Participants in a recent online CoogSlam writing workshop.
 
Lupe Mendez is the literary outreach coordinator for Poets & Writers in Houston. Contact him at Houston@pw.org or on Twitter, @houstonpworg.

Louder Than a Bomb: Essential Words Festival

The Louder Than a Bomb Michigan Youth Poetry Festival has been one of the annual highlights of my work with InsideOut Literary Arts, so I was naturally disappointed when COVID-19 rendered such a gathering unsafe. Behind the scenes I worked with festival coordinator Rose Gorman and our go-to host LaShaun Phoenix Moore, and we made the decision to quickly pivot to an online version of the festival: Louder Than a Bomb (LTAB) Essential Words. This version of the festival turned the two-day in-person festival into a weeklong digital engagement for youth and the adults and artists that support these talented youth writers.

On Thursday, April 30, LTAB opened the festival with virtual workshops and small open mics. On Saturday, May 2, we went live across multiple platforms with DJ Stayce J to offer high school students a digital prom dance party. The week culminated to an event on May 7 that we chose to name “Final Stage,” which featured 2019 Ann Arbor youth poet laureate Na Faaris, T. Miller, Darius Parker, and other stellar readers. The best part was getting festival participants to come together in one digital space to feel the energy from each of our individual spaces. Everything throughout this week of creative, community-based programming brought hope for what events might look like this summer, and what digital spaces will continue to provide after things begin to open up safely as we deal with the COVID-19 pandemic.

On May 7, Michigan governor Gretchen Whitmer announced an extension of the state’s stay-at-home order until May 28. While we are all eager to get out and hug one another, everyone who made it to LTAB Essential Words will have this week that embraced them. In addition, there is a suite of workshops available now through InsideOut for those who want and need to keep writing.

Justin Rogers is the literary outreach coordinator for Poets & Writers in Detroit. Contact him at Detroit@pw.org or on Twitter, @Detroitpworg.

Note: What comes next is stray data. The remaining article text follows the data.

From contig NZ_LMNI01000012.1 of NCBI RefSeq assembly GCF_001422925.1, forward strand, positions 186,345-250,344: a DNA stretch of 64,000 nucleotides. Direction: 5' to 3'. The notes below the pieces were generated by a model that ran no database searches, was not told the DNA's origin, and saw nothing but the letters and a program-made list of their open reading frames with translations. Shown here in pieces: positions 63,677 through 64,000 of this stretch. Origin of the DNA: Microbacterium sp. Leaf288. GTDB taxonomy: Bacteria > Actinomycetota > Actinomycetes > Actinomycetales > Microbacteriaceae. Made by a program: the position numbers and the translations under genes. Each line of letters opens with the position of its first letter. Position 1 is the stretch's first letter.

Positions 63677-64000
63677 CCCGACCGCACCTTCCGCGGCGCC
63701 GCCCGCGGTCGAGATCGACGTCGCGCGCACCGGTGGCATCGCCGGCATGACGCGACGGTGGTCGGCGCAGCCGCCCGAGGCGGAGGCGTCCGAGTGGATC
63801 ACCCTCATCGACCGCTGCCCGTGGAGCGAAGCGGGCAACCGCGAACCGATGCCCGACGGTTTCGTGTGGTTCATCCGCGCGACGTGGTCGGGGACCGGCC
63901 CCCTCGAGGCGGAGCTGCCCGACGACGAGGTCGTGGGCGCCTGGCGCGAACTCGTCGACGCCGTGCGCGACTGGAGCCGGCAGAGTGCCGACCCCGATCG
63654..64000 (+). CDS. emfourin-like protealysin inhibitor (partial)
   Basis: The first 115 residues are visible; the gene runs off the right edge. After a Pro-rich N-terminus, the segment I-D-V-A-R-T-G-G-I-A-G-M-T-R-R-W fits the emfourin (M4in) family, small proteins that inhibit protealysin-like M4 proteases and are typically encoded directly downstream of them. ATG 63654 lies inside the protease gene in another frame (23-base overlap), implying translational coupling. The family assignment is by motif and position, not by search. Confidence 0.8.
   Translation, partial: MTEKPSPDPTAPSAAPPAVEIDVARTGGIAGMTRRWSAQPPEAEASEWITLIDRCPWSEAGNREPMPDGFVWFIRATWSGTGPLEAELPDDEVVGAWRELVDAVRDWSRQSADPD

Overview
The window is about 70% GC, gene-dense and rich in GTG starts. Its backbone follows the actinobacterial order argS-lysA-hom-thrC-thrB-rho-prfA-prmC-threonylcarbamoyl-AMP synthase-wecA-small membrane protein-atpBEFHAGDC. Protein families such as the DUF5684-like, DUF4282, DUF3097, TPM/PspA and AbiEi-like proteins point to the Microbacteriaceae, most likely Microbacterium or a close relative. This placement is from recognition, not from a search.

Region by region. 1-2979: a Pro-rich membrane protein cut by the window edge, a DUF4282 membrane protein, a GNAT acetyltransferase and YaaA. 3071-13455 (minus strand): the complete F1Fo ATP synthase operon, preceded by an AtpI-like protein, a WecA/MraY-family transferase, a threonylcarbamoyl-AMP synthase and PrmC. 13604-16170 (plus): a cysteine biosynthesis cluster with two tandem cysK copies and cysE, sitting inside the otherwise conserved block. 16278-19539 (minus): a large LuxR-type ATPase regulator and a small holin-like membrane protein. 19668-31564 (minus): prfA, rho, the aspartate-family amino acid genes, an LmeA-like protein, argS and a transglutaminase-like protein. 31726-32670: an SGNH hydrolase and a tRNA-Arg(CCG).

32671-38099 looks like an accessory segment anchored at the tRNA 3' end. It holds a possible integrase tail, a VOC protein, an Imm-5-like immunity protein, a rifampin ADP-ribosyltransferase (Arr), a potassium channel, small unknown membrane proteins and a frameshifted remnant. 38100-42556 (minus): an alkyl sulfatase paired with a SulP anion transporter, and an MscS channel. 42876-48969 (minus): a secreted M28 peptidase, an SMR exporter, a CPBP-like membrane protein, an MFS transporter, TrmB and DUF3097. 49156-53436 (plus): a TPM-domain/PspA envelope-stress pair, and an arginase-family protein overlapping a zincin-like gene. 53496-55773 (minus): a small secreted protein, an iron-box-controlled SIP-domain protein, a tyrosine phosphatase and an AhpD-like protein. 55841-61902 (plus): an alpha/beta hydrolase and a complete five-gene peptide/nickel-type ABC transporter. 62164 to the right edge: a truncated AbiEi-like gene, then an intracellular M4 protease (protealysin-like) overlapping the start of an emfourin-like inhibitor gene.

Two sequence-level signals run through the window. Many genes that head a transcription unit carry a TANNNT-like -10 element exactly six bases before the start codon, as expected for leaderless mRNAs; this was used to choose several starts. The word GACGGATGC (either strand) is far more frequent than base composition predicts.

Deadline Approaches for Auburn Witness Poetry Prize

The deadline is just around the corner for this year’s Auburn Witness Poetry Prize. Named for the late poet Jake Adam York and sponsored by Southern Humanities Review, the prize is given annually for a “poem of witness.” The winner of the prize will receive $1,000 and publication in Southern Humanities Review, as well as travel expenses to give a reading at Auburn University in October. This year’s judge is Paisley Rekdal.

Using only the online submission system, submit up to three poems with an entry fee of $15 by May 8. The entry fee includes a copy of the magazine. All entries are considered for publication. Visit the website for complete guidelines.

The Auburn Witness Poetry Prize was established after Jake Adam York’s untimely death in 2012. York, an alumni of Auburn University whose writing flourished during his time as a student, “went on to write poems that, with both love and anguish, examined race relations in the South, celebrating the triumphs of the Civil Rights movement and questioning, as a native son of the South, his own complicity in its tragedies.” The award celebrates this work and his legacy. Previous winners of the prize include Teresa Dzieglewicz, Amanda Gunn, and Laura Sobbott Ross.